looping through subform
Set rs = Me.redbook_pricing_escalation_detail_subform.Form.RecordsetClone

 With rs
    .MoveFirst
     Do While Not .EOF
       '''Anything, space filled, null, ZLS
       If Trim(![APPROVED_PRICE] & "") = "" Then
          MsgBox "You Are Required To Enter an Approved Price", vbCritical, "Approved Price Check"
        
         Exit Sub
       End If
      
       If Trim(![APPROVED_GP] & "") = "" Then
          MsgBox "You Are Required To Enter an Approved GP", vbCritical, "Approved Price Check"
         
         Exit Sub
       End If
     .MoveNext
    Loop
 End With

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LVL 34

Accepted Solution

by:
PatHartman earned 500 total points
ID: 41767593
This is not a good idea.

Put the validation code in the BeforeUpdate event of the subform record to prevent the bad records from being saved.  All this code is doing is pummeling the user with error messages.  The bad data is already saved and the bad data is in the database being used by other queries.  You have shut the barn door AFTER the horses have escaped.

You probably didn't have any success with these edits in the subform because you put them into the wrong event.  When you are doing validation the involves more than one field such as comparing two dates and making sure that one is earlier than the other or ensuring that some field has a value, then you MUST use the form's BeforeUpdate event.

I once took over an application that had 10,000 lines of code and 95% of that code was completely irrelevant.  The developer did not understand how form events worked and so  he never used the form's BeforeUpdate event (or even the control's BeforeUpdate event which can be used for some types of validation).  He put it in the lost focus and the got focus and the mouse Move and the Mouse Down and the Mous up and the Enter and the Exit --- virtually EVERY SINGLE event EXCEPT the BeforeUpdate event,  He got so frustrated, he started putting validation for field1 in the events of field2 and then also in field3, etc until he had some cascading code that  just grew bigger and bigger as the number of controls in a form grew.  That's how he got to 10,000 lines.  And the sad part was nothing he had done was effective.  The tables were filled with bad data because none of his validation code actually did anything.  It gave the users lots of warnings and error messages but it never prevented the bad data from being saved.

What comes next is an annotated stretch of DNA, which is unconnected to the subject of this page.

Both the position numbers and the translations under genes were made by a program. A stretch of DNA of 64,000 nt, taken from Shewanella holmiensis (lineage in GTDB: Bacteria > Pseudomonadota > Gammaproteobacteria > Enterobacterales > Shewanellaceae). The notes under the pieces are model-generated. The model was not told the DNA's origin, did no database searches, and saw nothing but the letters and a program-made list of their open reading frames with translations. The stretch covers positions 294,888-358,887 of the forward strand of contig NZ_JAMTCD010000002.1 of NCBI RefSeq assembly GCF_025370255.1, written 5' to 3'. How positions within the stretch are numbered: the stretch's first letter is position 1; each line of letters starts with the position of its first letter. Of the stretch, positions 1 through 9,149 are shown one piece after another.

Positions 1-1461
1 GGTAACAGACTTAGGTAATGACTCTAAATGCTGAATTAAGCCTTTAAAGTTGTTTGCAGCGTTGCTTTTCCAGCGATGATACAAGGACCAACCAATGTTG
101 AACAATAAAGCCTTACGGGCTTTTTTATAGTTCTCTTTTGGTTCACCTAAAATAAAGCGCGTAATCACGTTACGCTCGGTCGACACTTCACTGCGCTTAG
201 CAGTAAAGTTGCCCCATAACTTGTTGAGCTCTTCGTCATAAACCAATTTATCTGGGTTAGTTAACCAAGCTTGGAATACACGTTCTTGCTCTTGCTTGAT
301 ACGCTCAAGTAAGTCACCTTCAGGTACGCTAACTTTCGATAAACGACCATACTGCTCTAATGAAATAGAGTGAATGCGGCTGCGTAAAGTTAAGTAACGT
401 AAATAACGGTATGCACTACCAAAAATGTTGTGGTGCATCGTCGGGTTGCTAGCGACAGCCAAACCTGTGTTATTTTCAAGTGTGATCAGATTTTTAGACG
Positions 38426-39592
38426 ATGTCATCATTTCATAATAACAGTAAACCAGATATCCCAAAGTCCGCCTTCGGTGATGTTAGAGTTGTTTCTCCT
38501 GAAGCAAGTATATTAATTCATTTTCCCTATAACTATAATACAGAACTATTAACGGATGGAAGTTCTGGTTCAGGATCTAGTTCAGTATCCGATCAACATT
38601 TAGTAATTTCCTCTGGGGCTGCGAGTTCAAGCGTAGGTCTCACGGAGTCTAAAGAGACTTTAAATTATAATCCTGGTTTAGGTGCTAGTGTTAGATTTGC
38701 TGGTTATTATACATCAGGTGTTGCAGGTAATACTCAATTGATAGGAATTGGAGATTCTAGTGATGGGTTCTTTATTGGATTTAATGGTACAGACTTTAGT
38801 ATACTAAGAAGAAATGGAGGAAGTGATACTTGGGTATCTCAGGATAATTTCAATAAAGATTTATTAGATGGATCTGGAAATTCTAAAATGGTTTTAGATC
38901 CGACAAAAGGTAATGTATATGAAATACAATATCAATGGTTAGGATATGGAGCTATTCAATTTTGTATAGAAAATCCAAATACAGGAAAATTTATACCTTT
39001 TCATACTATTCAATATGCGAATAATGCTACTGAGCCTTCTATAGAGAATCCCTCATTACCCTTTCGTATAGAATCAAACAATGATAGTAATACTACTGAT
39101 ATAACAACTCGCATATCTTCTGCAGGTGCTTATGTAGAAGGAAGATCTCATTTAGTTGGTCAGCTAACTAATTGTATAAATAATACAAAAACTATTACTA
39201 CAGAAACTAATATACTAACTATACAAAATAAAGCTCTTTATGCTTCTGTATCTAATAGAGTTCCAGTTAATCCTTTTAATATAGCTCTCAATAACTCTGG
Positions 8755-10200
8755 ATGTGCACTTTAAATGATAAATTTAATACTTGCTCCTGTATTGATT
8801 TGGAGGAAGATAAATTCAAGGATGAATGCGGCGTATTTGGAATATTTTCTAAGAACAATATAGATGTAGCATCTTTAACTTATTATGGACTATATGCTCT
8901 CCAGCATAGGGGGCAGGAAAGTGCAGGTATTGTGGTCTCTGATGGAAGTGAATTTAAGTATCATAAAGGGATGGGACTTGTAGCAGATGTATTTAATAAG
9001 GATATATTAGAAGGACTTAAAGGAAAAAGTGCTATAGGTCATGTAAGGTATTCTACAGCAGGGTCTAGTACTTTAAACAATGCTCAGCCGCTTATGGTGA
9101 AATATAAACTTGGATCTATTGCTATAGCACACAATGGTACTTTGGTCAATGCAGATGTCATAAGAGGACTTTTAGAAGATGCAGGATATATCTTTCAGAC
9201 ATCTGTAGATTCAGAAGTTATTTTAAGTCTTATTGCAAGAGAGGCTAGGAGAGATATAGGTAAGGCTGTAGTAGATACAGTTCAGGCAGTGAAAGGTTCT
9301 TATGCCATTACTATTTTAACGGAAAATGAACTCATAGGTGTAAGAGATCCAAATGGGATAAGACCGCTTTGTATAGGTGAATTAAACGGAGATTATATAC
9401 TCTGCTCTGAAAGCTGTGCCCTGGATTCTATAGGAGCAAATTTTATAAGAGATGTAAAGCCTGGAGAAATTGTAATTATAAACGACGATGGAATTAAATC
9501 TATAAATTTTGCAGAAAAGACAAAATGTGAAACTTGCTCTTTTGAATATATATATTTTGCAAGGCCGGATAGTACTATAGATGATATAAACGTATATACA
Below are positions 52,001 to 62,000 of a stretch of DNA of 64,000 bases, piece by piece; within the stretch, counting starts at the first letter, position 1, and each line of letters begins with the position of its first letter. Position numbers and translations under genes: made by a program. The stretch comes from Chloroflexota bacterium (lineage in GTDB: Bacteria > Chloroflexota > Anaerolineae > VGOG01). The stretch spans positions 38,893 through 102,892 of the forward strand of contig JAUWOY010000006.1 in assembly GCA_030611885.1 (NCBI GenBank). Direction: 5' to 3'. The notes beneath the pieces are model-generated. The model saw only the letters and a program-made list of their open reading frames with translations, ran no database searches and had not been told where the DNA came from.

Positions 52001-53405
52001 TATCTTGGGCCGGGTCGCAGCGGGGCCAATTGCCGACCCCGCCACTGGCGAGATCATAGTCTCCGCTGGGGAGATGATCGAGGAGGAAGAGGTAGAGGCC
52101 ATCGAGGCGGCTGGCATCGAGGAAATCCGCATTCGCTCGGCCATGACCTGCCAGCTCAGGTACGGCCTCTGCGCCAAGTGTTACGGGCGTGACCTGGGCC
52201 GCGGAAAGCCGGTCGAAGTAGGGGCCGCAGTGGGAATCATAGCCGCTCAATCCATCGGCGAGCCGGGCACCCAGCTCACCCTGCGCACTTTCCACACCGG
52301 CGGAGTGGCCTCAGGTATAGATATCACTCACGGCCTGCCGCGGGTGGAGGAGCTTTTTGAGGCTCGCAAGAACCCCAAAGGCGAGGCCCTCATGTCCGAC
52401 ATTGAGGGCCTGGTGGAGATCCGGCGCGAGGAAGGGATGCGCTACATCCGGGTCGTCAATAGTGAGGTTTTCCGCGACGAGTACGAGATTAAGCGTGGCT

I rarely recommend code solutions when simple queries will suffice.  All you said you needed to know was if any records had invalid data.  That is what the queries I posted do.  The code may make you feel good because it seems to inform the user correctly but it is ineffective if you wanted it to prevent the bad data from being saved.
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LVL 3

Author Closing Comment

by:fordraiders
ID: 41768980
Thanks, and appreciate the comments.
0
 
LVL 34

Expert Comment

by:PatHartman
ID: 41769019
You're welcome.  We have a fiduciary responsibility to our customers to ensure that their data is as safe and correct as we can make it.  Understanding how form events work and how to prevent Access from saving bad data is a critical part of this process.